Weiwei He, tangerine’s Head of China Business, talks to APEX about how her past experiences designing consumer electronics for the Asian marketplace have influenced her design of passenger experiences for the airline industry.
Years in the industry: 11
Brand of suitcase: Mandarina Duck
Favorite industrial designer: Dieter Rams
The future of flight will be: Hassle-free
What are some of the airline projects you have participated in during your 11 years at tangerine?
We have worked on a wide range of projects all over the world, from designing cabin interiors for Azul Brazilian Airlines to Virgin Australia. We also design concept seats for the key OEM suppliers in the US, Europe and Asia.
One of the most memorable projects that I worked on was for Cathay Pacific’s new A350-900 XWB. Tangerine designed the color, material and finish for the entire plane, and part of the design process was to set a creative direction for the A350 fleet. This involved drawing inspiration from the exciting magic and wow of Hong Kong and comparing this with the natural calming beauty of the countryside. We created a color palette that is drawn from the imagery of both environments, all of which helped to set the creative direction. This imagery manifested itself in physical form: Bamboo reeds are reflected in the bulkheads of the cabin interior, for example. But for me, the economy-class seat was the most special. We designed a new six-way headrest – a wonderfully comfortable product that allows you to really rest.
How do you unlock your clients’ unarticulated needs and collaborate with them?
Right from the beginning, we immerse ourselves in the project. Key stakeholder engagement starts immediately as we identify the pain points and highlights of the product or service that we are designing. By observing and asking the right questions, we are able to gain insights into the customer experience and start to map out what the unmet needs could be.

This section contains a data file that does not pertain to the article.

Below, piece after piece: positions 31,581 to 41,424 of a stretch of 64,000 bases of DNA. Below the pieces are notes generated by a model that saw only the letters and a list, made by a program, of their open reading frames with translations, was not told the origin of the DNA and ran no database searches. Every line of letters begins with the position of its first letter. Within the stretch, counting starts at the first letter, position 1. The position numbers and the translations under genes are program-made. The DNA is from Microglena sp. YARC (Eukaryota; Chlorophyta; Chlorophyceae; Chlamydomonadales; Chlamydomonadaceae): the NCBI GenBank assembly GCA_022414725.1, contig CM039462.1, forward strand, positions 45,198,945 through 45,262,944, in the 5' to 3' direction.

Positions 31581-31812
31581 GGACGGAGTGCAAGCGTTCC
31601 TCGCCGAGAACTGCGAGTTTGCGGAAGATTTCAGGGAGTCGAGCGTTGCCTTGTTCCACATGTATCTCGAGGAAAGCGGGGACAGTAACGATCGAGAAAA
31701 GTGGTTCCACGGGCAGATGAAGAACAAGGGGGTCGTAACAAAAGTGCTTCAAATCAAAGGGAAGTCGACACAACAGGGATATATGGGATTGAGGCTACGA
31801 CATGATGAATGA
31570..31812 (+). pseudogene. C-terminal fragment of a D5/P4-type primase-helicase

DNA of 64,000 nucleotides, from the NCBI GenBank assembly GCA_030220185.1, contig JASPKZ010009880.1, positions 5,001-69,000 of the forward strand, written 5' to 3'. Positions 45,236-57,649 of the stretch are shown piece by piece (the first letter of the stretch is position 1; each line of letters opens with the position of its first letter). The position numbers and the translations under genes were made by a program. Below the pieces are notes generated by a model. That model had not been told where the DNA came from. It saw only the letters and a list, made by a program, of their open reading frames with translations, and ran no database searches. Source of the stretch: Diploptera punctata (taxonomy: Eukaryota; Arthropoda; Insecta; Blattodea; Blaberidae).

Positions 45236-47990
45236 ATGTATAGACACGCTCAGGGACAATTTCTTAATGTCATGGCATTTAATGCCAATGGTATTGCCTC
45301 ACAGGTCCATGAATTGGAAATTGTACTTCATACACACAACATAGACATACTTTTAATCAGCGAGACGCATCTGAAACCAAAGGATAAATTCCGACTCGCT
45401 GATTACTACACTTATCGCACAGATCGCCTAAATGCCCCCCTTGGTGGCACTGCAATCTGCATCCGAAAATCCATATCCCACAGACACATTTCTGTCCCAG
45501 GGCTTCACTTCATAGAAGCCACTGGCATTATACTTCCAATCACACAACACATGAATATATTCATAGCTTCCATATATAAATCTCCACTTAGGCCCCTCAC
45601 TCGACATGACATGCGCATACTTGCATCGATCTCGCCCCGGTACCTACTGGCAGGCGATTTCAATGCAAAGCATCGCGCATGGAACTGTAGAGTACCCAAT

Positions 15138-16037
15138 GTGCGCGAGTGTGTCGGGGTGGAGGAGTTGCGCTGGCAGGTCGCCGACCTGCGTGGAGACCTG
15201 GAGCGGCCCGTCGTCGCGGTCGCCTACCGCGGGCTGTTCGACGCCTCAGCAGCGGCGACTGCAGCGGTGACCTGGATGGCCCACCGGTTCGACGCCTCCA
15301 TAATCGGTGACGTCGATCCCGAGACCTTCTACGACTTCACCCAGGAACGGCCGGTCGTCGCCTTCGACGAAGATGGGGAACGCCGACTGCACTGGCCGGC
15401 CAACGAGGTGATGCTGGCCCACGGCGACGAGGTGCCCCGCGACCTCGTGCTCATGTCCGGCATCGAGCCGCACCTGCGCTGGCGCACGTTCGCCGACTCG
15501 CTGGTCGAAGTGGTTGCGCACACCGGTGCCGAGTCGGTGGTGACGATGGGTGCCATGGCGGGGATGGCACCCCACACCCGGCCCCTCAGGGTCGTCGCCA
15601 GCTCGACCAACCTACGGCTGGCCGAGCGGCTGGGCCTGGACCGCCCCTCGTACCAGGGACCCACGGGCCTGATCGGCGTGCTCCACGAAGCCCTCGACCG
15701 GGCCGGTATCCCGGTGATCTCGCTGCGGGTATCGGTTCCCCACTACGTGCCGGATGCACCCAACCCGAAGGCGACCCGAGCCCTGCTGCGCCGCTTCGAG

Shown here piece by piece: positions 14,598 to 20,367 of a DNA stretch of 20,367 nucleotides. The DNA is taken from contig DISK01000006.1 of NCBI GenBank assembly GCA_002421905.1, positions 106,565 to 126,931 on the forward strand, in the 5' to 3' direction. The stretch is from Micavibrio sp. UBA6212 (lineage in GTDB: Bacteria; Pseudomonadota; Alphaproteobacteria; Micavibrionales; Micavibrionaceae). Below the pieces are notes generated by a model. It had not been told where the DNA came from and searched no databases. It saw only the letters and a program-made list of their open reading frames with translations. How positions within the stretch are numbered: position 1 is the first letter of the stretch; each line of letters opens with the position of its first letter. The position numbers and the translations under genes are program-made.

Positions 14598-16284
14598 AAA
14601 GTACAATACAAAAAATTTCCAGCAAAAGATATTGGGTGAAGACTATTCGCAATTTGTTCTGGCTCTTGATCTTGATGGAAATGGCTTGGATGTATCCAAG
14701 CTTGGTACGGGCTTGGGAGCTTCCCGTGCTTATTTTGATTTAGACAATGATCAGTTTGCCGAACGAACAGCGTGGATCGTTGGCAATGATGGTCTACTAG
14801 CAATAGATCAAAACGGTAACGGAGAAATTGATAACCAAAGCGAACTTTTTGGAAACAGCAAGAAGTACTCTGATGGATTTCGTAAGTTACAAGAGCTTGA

The better the client is at communicating and the higher up the management chain we go, the better the results. Working on the business-class cabin for Virgin Australia, we had access to the chief customer officer, who listened to us and was quick to respond to our suggestions. It is this sort of collaboration with the client that yields the best results for the overall customer experience.
How does your experience designing consumer tech products for the Asian marketplace affect the way you look at aircraft cabins in this market?
Tangerine has a large portfolio of consumer product design from companies such as LG, Samsung, Nikon, BOE and Huawei. In the last 28 years, we have designed over 80 products for LG, and worked for 11 different mobile phone manufacturers. One of my favorites is the C7100 phone for Huawei, which was the best-selling middle-market phone in the Chinese market in 2008.
With cabin interiors, what gives tangerine an advantage is our heritage in designing products and services that people actually use. At 35,000 feet, you want your passengers to know intuitively how to operate an IFE screen or how to instinctively recline in a business-class seat. Increasingly, airlines are looking for differentiation, and we are looking to help them achieve this objective. Also with our experience in consumer electronics, we understand the consumer aesthetic in the Far East. In the end, we want to create an environment that people will love to sit in.
“APEX in Profile: Weiwei He” was originally published in the 8.1 February/March issue of APEX Experience magazine.